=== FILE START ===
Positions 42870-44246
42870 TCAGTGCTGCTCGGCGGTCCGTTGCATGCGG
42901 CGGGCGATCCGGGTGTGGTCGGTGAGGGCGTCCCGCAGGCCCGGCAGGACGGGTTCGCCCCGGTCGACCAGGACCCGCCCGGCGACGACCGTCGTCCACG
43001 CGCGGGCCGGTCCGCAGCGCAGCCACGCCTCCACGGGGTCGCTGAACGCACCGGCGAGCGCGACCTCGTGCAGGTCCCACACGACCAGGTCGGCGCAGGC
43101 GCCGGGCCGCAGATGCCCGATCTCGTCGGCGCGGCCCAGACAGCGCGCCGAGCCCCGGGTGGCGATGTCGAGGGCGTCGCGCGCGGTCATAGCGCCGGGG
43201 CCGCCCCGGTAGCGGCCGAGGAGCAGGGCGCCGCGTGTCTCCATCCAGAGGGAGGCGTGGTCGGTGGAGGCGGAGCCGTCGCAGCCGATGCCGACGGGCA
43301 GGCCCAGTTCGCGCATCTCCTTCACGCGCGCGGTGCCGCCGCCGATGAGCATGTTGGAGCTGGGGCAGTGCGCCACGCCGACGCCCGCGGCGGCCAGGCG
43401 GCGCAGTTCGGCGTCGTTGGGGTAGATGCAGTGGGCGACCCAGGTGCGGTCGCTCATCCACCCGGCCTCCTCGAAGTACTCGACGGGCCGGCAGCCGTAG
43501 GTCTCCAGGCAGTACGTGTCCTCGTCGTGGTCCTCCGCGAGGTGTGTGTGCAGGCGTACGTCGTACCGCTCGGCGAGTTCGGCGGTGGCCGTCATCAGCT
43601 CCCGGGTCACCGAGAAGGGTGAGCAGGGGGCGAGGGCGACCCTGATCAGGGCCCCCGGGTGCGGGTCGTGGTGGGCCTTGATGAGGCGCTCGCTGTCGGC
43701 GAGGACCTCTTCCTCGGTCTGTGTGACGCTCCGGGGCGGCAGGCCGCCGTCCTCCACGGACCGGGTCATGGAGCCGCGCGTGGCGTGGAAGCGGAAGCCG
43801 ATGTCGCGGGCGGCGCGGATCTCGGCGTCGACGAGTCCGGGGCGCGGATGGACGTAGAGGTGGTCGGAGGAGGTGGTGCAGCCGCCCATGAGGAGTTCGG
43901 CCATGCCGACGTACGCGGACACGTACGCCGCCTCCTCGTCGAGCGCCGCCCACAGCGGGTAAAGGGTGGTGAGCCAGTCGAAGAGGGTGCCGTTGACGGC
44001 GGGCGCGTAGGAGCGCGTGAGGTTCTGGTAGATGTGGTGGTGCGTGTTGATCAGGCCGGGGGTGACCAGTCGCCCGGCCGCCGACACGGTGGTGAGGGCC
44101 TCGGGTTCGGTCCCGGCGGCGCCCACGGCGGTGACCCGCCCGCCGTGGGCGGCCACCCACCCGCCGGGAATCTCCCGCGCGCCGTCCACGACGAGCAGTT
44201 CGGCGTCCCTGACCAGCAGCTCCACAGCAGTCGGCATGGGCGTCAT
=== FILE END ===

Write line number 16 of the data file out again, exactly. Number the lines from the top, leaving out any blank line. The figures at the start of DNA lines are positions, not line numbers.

44201 CGGCGTCCCTGACCAGCAGCTCCACAGCAGTCGGCATGGGCGTCAT